Another Solid Washoe Early Voting Win for Republicans

For the second straight day during the most important time of early voting, Republicans notch another victory expanding on yesterday’s win.  In Tuesday early voting Republicans cast 3700 ballots versus Democrats 3360, a 340 ballot margin. Aggregate ballots cast were 120% the 2012 weekday reflecting the expected week 2 turnout, unlike Monday.

Other than the odd spike on Sunday (the lowest turnout day of 2012), the contest has been largely evenly matched after the typical strong start by the Democrats.  Early voting has been a back and forth battle in Washoe County but during the most important time period Republicans have greatly stepped up their game. The Independent/Other turnout remains an important segment in the 2012 early voting and remains the great unknown whether they will fall to Romney or Obama. The strong reversal in Republican fortunes the last two days show has increased the growth rate of Republican turnout versus Democrat turnout to 3.2% versus the models 2% heading into this week.We are working without our models for now (I’d ask for a Hurricane Sandy exemption) but between the turnout below expectations thus far and the increased growth rate, Republicans are poised to meaningfully turn the tides on Democrats in Washoe early voting this year. The gains of the last two days continue to eat into the Democrats ballot advantage that stands as 1117 ballots.



Obama +3 in Michigan — Detroit News

It is so on in the Great Lakes State.  Obama remains under 50%, leading 47.7 to 45 with 4% Undecided:

Mitt Romney is within striking distance of Barack Obama in Michigan in the final days before the election, buoyed by more who are convinced the Republican is a viable alternative to the president, with the ability to turn around the economy. Obama’s lead over Romney has shrunk to just under 3 points, 47.7 percent to 45 percent, with 3.8 percent undecided, according to a new Detroit News/WDIV Local 4 poll of likely voters. Obama’s lead was 6.7 points earlier this month and has eroded to within the poll’s 3.8 percentage point margin of error. It’s the smallest advantage for the Democratic president during the Michigan campaign.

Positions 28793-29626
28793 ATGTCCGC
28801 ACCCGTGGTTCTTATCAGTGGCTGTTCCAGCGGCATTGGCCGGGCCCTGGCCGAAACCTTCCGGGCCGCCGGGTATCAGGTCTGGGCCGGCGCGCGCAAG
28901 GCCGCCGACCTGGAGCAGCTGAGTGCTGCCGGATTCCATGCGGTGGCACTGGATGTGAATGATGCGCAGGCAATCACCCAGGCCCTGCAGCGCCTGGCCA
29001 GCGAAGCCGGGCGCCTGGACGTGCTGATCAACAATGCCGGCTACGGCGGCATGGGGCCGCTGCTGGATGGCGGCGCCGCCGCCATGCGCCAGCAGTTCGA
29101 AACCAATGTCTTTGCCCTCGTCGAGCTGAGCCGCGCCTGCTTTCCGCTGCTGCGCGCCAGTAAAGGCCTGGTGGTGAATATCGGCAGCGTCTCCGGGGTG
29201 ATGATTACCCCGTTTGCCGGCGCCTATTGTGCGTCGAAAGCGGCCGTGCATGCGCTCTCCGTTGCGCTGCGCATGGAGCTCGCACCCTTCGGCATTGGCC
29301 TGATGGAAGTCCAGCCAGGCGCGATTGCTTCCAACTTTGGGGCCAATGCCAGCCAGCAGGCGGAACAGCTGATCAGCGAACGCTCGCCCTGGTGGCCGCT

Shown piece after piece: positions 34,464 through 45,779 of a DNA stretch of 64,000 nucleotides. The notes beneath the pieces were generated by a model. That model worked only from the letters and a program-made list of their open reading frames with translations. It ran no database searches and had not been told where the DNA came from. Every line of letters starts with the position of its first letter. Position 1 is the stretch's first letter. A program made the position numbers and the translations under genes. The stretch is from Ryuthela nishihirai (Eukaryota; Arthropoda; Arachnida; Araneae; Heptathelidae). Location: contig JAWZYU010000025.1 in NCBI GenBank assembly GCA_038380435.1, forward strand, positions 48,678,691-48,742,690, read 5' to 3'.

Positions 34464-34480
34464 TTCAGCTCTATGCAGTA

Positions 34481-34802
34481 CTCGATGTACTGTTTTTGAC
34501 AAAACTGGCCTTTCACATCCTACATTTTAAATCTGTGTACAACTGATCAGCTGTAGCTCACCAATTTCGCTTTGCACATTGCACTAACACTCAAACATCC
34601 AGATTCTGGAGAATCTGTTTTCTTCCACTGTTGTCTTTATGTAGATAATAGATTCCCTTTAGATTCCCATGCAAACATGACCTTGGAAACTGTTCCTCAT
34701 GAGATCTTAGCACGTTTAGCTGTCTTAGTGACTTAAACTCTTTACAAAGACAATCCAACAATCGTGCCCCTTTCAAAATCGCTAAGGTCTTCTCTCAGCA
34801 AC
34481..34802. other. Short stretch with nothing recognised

“Mitt Romney’s numbers … are where they would need to be if he hopes to pull off an upset next week,” said Richard Czuba of Glengariff Group Inc., which conducted the poll. “But the question is: Is there enough for a final push?”

The Obama campaign Tuesday announced its first network TV ads will begin airing this week in Michigan. Neither candidate had bought airtime here, but earlier Tuesday, Romney’s super PAC launched a $2.2 million advertising final blitz in Michigan. That brings Restore Our Future’s investment in Michigan post-primary up to nearly $10 million, according to the PAC — which until now had been unanswered by the Obama campaign.


Join Mitt Romney in Manchester, New Hampshire on Monday!

This is the final rally before election day, so if you’re in the area welcome our next President on his last day as candidate Romney:

How serious is Romney in Pennsylvania, Minnesota, and Michigan?

Mark Murray of NBC has the ad spending numbers from the Romney campaign and his SuperPAC supporters:

Plenty of this money is the SuperPAC moreso than the actual Romney campaign, but the point stands that in these outer Battlegrounds Team Romney is committing serious dollars at a 3:1 pace over Obama.

Obama +7 in Minnesota — KTSP/SurveyUSA